After the juvenile has been interviewed by the Squad, delinquency petitions may be filed against him or her. The Presentment Agency has given written notice of its intent to use statements made by the juveniles to the Squad in hearings in family court delinquency proceedings. However, as of the date of oral argument, none of these statements have been used in any hearings on a delinquency petition.
In June of 1996, the named plaintiffs, two juveniles, Deshawn E. and Anthony C. represented by their parents Charlotte E. and Valerie C., filed this action, pursuant to 42 U.S.C. § 1983, in New York State Supreme Court seeking declaratory and injunctive relief, claiming that the Squad's interrogations were so coercive that they violated the plaintiffs' rights under the Fifth and Fourteenth Amendments and that the Squad's interrogations without the presence of counsel violated the plaintiffs' Sixth and Fourteenth Amendment rights. The defendants removed this action to the district court on the ground that it was based on a federal question. Plaintiffs moved for class certification, to which defendants consented, and the district court certified the class. Plaintiffs subsequently filed a motion for a preliminary injunction; the defendants cross-moved for summary judgment. Both sides began to undertake limited discovery. The defendants refused to produce certain memoranda on the ground that they were protected by the work-product privilege. Defendants then obtained an order staying all discovery until disposition of their summary judgment motion.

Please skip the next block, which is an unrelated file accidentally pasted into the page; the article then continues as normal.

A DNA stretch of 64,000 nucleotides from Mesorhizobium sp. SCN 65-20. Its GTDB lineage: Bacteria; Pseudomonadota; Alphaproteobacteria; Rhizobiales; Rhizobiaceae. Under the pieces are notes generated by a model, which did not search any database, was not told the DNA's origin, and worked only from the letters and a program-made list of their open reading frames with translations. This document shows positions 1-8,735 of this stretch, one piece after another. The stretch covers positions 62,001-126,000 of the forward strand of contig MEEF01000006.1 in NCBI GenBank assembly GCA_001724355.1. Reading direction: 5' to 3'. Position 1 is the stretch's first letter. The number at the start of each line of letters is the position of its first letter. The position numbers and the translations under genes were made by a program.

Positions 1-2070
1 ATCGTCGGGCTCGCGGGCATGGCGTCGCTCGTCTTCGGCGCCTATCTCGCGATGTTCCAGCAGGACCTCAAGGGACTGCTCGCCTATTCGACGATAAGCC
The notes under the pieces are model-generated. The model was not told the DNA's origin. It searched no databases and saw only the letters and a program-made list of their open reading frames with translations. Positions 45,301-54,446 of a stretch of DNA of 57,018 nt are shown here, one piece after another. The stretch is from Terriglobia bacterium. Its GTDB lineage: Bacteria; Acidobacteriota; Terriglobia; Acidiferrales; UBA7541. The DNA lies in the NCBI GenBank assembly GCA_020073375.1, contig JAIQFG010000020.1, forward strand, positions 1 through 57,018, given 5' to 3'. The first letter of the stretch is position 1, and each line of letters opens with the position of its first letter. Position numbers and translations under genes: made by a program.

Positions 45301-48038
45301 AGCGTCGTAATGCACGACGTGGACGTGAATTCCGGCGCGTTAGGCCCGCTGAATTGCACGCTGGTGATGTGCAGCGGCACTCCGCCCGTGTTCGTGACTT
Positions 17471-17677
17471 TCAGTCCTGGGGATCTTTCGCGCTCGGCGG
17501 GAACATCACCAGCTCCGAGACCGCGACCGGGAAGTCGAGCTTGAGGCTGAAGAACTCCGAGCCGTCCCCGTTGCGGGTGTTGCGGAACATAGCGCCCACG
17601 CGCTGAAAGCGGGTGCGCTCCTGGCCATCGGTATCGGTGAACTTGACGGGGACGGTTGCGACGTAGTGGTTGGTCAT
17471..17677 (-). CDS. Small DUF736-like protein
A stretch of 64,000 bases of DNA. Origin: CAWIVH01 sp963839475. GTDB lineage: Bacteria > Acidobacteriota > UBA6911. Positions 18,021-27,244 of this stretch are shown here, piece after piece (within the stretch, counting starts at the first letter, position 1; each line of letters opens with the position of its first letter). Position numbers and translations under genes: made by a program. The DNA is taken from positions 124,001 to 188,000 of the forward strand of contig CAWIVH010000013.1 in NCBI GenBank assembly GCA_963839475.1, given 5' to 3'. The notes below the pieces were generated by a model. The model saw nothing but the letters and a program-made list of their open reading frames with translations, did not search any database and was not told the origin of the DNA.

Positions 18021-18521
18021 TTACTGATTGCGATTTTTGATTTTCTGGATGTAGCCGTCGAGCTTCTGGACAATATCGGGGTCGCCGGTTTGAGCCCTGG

The district court denied plaintiffs' motion for a preliminary injunction and granted defendants' motion for summary judgment on the ground that "plaintiffs have not established a federal cause of action." Deshawn E. v. Safir, No. 96 Civ. 5296, 1997 WL 107544, at *1 (S.D.N.Y. Mar. 10, 1997). Because the district court found that there was no federal claim, it declined to exercise supplemental jurisdiction over the state law claims and dismissed the complaint. Id. at *3-4. This appeal followed.
DISCUSSION I. Jurisdiction
During oral argument a question was raised as to whether this class action is justifiable. We asked the parties to submit letter briefs on this issue.
To establish standing in federal court, any party bringing a lawsuit must allege an actual case or controversy. See O'Shea v. Littleton, 414 U.S. 488, 493 (1974). Specifically, a plaintiff must demonstrate that (1) he or she has suffered an injury; (2) the injury is traceable to the defendants' conduct; and (3) a federal court decision is likely to redress the injury. See Northeastern Florida Contractors v. City of Jacksonville, 508 U.S. 656, 663 (1993). A plaintiff seeking injunctive or declaratory relief cannot rely on past injury to satisfy the injury requirement but must show a likelihood that he or she will be injured in the future. See City of Los Angeles v. Lyons, 461 U.S. 95, 105-06 (1983).